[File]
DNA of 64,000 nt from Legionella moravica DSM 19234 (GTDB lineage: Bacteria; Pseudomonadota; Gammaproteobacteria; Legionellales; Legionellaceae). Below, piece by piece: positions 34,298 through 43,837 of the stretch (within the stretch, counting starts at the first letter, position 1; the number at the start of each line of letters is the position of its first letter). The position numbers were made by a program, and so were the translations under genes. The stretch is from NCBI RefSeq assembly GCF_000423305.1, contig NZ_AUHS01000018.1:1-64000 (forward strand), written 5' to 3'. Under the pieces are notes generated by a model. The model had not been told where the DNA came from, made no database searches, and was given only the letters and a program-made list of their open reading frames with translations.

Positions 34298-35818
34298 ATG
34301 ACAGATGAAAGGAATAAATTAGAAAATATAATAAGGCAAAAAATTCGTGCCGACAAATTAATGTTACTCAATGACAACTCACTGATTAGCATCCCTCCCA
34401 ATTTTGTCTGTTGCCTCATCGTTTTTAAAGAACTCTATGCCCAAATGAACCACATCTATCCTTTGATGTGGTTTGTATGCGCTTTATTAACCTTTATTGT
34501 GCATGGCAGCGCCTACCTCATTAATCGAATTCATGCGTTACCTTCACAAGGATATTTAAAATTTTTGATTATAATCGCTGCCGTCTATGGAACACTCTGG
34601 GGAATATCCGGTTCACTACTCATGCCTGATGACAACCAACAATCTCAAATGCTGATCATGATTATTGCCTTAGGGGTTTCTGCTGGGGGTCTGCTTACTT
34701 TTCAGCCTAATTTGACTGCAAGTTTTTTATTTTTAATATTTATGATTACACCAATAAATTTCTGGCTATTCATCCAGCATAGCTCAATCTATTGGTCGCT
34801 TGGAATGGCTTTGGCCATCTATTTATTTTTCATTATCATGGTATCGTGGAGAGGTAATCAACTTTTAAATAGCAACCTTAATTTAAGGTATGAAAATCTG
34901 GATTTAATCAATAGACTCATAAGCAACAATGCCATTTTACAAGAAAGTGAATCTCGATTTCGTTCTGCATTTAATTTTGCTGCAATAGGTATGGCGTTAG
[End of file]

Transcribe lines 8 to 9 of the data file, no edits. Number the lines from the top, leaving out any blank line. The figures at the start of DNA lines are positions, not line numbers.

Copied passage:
34701 TTCAGCCTAATTTGACTGCAAGTTTTTTATTTTTAATATTTATGATTACACCAATAAATTTCTGGCTATTCATCCAGCATAGCTCAATCTATTGGTCGCT
34801 TGGAATGGCTTTGGCCATCTATTTATTTTTCATTATCATGGTATCGTGGAGAGGTAATCAACTTTTAAATAGCAACCTTAATTTAAGGTATGAAAATCTG